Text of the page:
You can also see whether the conclusion rate has actually increased or reduced, the length of time it considers contacts to reach that objective, and you can browse all contacts to see who did and didn’t reach the goal. ActiveCampaign’s Message Variables is my favorite function. It saves me a lots of time and effort, and neither MailChimp nor ConvertKit (update: 9/2020 ConvertKit now has ” bits”) has an equivalent feature.
Let’s state you have the given name of only some of your contacts, which is the case with my list. I generally don’t need a first name to register to my list, however in some cases I get a given name, such as when somebody buys an item. Would not it be good to greet your contacts by name, in the cases when you have it? You can do this, however it’s cumbersome.
I’m likewise filtering for generic terms included by other systems, such as a dash, or “Visitor.” If they have a given name, I say “Hey,” and after that their very first name. If they don’t, I simply say “Hey there,” (). By constructing a Message Variable in ActiveCampaign, I can quickly alter my welcoming according to whether I have the contact’s very first name.
I created a variable that’s merely %greeting-hey%. If I have the contact’s name, it reveals up in the email. If I don’t have the contact’s name, it defaults to “Hey,”. Where Message Variables really save me a lot of time is by allowing me use the same automation over and over again for my webinars, and I can quickly change out all of the details.
Here are variables for a webinar I run called “Bust Through Creative Blocks.” You can see I have a bunch of different variables here, such as the date and time of the webinar, the rate of the item, deal terms, coupon code, and more. Each time I run a new webinar, I can alter each of these variables to match any schedule changes or offer modifications.
And here it remains in an email. This message variable enables me to quickly change out a countdown timer. I did mention earlier that one of the cons of ActiveCampaign is their e-mail modifying experience. I switched from MailChimp, and MailChimp takes place to have the best e-mail editing experience. I truly like to send basic e-mails.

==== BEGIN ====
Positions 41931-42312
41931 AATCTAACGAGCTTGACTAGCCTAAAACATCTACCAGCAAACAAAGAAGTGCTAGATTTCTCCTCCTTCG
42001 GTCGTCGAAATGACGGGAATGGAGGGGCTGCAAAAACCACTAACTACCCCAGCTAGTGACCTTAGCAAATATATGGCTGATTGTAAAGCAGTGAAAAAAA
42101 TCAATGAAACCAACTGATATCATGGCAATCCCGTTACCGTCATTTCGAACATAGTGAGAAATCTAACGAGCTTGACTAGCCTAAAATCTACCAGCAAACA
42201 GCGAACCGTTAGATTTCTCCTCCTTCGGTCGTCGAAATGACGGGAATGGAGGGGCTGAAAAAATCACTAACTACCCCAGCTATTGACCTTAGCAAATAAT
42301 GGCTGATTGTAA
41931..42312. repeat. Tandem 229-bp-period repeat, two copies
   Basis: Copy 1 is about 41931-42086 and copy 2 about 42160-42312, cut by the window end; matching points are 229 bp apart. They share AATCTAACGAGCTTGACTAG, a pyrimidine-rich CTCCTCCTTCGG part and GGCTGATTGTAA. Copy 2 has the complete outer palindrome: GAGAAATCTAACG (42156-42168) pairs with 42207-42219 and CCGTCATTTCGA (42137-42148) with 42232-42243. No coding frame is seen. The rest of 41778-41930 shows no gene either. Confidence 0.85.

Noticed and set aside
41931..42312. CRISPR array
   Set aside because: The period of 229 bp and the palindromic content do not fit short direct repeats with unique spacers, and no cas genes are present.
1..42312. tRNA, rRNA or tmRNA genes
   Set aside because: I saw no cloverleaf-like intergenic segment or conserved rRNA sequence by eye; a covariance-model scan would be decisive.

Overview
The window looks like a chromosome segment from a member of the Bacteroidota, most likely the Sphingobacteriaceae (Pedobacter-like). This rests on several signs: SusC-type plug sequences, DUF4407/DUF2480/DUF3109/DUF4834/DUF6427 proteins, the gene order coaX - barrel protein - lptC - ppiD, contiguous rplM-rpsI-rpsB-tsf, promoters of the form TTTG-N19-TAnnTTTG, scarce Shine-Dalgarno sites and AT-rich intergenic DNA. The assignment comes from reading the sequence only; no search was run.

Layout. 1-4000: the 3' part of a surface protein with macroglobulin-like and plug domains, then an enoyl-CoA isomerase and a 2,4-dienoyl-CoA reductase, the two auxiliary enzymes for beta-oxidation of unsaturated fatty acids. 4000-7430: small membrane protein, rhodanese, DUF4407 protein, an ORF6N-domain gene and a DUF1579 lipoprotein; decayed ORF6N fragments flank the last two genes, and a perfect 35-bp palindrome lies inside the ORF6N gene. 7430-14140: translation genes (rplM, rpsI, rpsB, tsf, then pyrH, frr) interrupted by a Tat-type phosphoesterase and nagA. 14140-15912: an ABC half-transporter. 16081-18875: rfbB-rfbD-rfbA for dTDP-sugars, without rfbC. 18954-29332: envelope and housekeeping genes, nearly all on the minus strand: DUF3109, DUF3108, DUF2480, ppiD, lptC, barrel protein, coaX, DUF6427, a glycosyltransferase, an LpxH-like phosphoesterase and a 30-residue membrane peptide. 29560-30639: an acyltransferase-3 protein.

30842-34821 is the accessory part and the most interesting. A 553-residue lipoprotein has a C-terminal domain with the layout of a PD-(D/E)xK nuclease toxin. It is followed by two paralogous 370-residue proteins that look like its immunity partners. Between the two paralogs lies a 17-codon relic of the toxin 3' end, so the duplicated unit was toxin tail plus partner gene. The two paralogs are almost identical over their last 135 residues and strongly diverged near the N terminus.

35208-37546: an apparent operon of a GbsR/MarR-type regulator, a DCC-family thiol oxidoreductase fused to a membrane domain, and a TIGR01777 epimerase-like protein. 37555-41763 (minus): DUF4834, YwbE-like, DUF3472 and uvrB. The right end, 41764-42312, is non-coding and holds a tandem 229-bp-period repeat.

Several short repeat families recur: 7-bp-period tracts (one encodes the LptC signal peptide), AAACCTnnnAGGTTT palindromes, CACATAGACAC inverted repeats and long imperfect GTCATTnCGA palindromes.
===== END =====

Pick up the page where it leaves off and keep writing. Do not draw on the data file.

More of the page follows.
I have actually found that really difficult to do with ActiveCampaign. For awhile, I was modifying e-mails in ActiveCampaign’s hybrid editor, which is quite clunky. For a long period of time, I used ActiveCampaign’s hybrid HTML and WYSIWYG editor, which was set off by a standard design template I produced. The interface for the HTML editor appears like it was pulled from some free open-source job. .
However, including images is a little a task. You have to pick them from a file browser. There’s no drag and drop choice. ActiveCampaign’s HTML e-mail editor needs that you make up entirely in HTML. The alternative to this, if you wish to have control over the HTML, is to modify pure HTML, with a sneak peek on the side.
Adding images to ActiveCampaign’s rich full-screen editor is a cumbersome experience. You need separate text boxes for above and below the image. Recently I have actually started utilizing ActiveCampaign’s rich text editor. They have some good templates, but I still desire to send out the plainest email possible. They do have some plain-looking e-mails, however they have some degree of very little formatting, which you can’t eliminate – .
However, with some changes, I can make my e-mail pretty standard. I can make it instantly use up the whole window, and I can fine-tune the typography to be somewhat bigger, and have a bit more prominent. The most aggravating part of ActiveCampaign’s rich text editor is adding images. Envision you’ve simply typed out an excellent e-mail. .